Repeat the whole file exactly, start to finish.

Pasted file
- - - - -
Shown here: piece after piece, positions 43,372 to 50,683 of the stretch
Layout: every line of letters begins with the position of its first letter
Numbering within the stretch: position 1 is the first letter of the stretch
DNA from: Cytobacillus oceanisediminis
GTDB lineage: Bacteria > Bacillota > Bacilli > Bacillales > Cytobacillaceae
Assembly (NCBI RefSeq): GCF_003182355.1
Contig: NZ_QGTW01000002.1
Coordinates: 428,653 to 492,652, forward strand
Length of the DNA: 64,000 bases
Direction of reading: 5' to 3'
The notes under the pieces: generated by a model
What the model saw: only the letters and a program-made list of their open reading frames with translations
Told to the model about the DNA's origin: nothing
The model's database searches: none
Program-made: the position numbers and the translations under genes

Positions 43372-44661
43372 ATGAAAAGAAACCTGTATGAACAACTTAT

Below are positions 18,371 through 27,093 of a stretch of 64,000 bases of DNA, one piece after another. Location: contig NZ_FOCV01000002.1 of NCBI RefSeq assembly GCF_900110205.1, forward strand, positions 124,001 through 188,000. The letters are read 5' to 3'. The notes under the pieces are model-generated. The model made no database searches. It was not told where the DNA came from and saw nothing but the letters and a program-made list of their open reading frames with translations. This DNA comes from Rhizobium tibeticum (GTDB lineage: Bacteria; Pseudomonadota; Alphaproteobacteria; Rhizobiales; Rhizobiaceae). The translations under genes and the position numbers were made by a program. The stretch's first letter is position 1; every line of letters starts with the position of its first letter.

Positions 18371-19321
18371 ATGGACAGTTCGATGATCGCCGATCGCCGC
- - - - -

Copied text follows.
Shown here: piece after piece, positions 43,372 to 50,683 of the stretch
Layout: every line of letters begins with the position of its first letter
Numbering within the stretch: position 1 is the first letter of the stretch
DNA from: Cytobacillus oceanisediminis
GTDB lineage: Bacteria > Bacillota > Bacilli > Bacillales > Cytobacillaceae
Assembly (NCBI RefSeq): GCF_003182355.1
Contig: NZ_QGTW01000002.1
Coordinates: 428,653 to 492,652, forward strand
Length of the DNA: 64,000 bases
Direction of reading: 5' to 3'
The notes under the pieces: generated by a model
What the model saw: only the letters and a program-made list of their open reading frames with translations
Told to the model about the DNA's origin: nothing
The model's database searches: none
Program-made: the position numbers and the translations under genes

Positions 43372-44661
43372 ATGAAAAGAAACCTGTATGAACAACTTAT

Below are positions 18,371 through 27,093 of a stretch of 64,000 bases of DNA, one piece after another. Location: contig NZ_FOCV01000002.1 of NCBI RefSeq assembly GCF_900110205.1, forward strand, positions 124,001 through 188,000. The letters are read 5' to 3'. The notes under the pieces are model-generated. The model made no database searches. It was not told where the DNA came from and saw nothing but the letters and a program-made list of their open reading frames with translations. This DNA comes from Rhizobium tibeticum (GTDB lineage: Bacteria; Pseudomonadota; Alphaproteobacteria; Rhizobiales; Rhizobiaceae). The translations under genes and the position numbers were made by a program. The stretch's first letter is position 1; every line of letters starts with the position of its first letter.

Positions 18371-19321
18371 ATGGACAGTTCGATGATCGCCGATCGCCGC